I purposefully skipped the numerous opportunities to take a Thai cooking class in the islands so I could take one in Chiang Mai, and there were no shortage to choose from. Some were located on organic farms a short drive outside the city, while others were easily within walking distance of the main tourist area in the old city. Prices were all the same, so the only other variables were slight differences in the dishes you could choose to cook and the image presented by the brochures.
I opted for an old city school housed in a 100-year old teak building. All of the classes convene at the same market for a brief introduction to the most common vegetables, curry pastes and tofu used in Thai cooking. Spotting the chef of another popular school, I noticed he had a bigger group than mine, a good indicator he’s listed in Lonely Planet!
After the market tour, we walked back to the cooking school with a few baskets of fresh ingredients, and hung out for a bit. I was happy to spend the day with a young American couple from Texas (currently living/studying in China), a very tall (and characteristically friendly) Canadian man, and a French couple.
We each prepared 6 dishes from a total of 18 options. The class had a slow and relaxed pace which marked a pleasant departure from the faster-paced classes I’d taken at home with Sur La Table. We would prep the ingredients (except the chicken), cook them, and then take the finished product to the dining room. All of the locations were open air so we had plenty of room to play the role of Swedish chef.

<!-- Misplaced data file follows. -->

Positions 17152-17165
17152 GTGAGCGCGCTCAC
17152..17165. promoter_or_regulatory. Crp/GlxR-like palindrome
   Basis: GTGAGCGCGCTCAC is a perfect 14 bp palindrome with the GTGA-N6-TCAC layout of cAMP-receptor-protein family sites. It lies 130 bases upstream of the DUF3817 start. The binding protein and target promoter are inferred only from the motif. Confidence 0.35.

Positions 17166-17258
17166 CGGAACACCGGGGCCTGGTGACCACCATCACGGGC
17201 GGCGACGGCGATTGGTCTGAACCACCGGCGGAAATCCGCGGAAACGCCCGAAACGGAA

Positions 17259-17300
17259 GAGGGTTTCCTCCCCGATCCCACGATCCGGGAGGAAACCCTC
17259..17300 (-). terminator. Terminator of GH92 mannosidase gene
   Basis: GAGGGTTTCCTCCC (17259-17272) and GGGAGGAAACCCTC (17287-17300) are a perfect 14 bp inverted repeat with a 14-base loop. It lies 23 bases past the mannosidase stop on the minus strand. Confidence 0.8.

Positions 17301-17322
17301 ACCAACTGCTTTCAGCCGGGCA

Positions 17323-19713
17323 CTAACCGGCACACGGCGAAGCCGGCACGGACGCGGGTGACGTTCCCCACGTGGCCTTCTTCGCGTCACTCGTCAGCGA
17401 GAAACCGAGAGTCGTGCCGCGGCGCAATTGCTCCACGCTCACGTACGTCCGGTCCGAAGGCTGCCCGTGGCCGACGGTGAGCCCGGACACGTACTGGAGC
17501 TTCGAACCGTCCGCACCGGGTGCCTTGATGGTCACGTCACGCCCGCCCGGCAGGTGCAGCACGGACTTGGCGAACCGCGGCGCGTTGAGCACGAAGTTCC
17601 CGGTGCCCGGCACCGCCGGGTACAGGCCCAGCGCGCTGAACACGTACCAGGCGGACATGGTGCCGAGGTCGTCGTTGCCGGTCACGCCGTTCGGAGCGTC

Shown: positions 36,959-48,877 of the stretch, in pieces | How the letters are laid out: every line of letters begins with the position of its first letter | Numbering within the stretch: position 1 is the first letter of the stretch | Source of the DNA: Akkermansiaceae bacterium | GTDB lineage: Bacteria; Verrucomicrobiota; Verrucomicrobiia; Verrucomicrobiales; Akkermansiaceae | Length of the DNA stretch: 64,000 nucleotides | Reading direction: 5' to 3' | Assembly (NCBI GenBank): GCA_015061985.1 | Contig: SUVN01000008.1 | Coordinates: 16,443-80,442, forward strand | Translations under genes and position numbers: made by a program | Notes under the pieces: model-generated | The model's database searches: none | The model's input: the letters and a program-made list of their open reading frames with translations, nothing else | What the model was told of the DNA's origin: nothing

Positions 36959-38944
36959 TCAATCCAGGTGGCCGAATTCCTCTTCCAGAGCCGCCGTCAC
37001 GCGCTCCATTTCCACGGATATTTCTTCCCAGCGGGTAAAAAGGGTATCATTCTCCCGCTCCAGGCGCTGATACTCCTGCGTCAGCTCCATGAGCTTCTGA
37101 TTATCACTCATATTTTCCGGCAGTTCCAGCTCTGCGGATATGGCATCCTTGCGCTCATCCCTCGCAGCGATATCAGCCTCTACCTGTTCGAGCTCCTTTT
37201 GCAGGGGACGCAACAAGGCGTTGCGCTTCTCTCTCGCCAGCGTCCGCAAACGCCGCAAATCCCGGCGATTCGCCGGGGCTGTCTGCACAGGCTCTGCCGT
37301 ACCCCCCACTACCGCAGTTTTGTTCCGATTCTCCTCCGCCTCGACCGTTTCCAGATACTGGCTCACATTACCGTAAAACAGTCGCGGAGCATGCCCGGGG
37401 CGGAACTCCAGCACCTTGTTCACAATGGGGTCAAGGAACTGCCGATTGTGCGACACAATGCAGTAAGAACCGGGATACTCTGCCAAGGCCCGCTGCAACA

First up was the classic hot and sour prawn soup which I ate far too little of in my first two months in Thailand, followed by spring rolls.
Papaya salad is another classic dish from the region, and it’s the spiciest salad I’ve ever eaten (though the chili peppers are optional).
Panang curry with chicken was a dish I first tried at a Thai restaurant I’d frequent with a coworker on lunch breaks, however tasting it on Chaweng Beach in Koh Samui, I knew I had to learn to make a better version for myself.
It turned out delicious, though I’m not sure how easy it will be to find tamarind sauce and palm sugar back at home. I remember looking for tamarind paste for a Thai recipe one time and not having much luck. My attempt at making the paste from the whole pods was dreadful.
Pad thai with chicken is another dish I previously made at home, though I took a shortcut by using a Harris Teeter (grocery store) package of glass noodles and sauce. I may return to it someday, however not before ensuring I can make a mean sauce from scratch first.
And for those who saved room for dessert, sweet sticky rice and fresh mango finished us off for good!